Words and the Poet: Characteristic Techniques of Style in Vergil's Aeneid

Synopsis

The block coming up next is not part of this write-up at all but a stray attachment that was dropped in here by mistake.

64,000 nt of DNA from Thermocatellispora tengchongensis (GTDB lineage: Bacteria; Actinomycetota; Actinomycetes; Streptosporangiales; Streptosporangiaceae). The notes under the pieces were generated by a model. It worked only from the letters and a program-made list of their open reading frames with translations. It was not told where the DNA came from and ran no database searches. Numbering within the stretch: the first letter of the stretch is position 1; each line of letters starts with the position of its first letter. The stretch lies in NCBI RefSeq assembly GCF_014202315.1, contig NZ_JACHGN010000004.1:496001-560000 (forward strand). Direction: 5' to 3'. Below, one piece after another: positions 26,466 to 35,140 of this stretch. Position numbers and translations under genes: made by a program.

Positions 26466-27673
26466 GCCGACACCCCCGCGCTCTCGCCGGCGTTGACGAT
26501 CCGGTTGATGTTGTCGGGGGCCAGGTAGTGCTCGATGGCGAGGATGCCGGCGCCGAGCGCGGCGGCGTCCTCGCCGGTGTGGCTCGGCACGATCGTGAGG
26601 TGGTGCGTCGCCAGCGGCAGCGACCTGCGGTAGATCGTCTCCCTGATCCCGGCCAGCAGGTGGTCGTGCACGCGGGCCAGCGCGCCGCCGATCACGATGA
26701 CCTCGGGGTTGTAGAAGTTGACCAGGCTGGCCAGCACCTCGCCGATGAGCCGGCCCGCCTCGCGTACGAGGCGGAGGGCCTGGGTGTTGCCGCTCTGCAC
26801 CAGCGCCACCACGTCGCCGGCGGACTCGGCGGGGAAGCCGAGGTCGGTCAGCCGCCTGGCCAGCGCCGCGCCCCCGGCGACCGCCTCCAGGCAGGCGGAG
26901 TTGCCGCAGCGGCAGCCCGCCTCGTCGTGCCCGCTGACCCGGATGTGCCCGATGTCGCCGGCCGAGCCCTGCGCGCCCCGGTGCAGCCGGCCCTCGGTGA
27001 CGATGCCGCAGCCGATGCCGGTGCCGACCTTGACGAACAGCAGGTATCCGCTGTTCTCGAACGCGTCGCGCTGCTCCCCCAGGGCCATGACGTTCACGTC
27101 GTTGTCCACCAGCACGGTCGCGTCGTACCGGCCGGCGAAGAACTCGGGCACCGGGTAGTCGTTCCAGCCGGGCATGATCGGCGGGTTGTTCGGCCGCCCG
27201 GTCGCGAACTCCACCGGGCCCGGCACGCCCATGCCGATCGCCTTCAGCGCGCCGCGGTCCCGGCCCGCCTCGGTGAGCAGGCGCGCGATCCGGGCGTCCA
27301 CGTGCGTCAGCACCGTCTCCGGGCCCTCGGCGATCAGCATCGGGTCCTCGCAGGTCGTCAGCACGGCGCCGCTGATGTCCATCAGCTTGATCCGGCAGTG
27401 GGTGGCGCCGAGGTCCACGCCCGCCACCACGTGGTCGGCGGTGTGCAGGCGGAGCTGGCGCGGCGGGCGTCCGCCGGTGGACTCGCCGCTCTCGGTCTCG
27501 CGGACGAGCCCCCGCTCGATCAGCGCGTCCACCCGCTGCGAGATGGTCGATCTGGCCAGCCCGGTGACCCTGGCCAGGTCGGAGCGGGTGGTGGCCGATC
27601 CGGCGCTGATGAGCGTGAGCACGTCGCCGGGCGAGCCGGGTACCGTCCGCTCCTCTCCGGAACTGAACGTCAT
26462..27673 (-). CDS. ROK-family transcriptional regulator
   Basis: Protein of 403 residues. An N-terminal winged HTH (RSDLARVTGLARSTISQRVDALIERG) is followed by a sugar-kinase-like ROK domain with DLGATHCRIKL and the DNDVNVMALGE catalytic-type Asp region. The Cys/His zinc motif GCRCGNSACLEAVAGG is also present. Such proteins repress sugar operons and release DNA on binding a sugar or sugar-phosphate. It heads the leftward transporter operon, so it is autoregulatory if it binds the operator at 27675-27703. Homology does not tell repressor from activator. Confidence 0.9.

Throughout his vast literary output, to a surprising extent, Vergil avoided artifacts of poetic diction like archaism and grecism, preferring instead ordinary language that grew from the common stock of the Latin tongue such as colloquialisms and prosaisms. This remarkabley coherent and readable study identifies and categorizes such diction in Vergil's writings showing further how such comparatively unpromising material was converted by the poet's methods of "combination" (unctura) into poetry. In a critical analysis, Lyne draws parallels between Horace's procedures in combining works to "make them new," and Vergil's bold combinations which veritably extort unexpected and novel sense.

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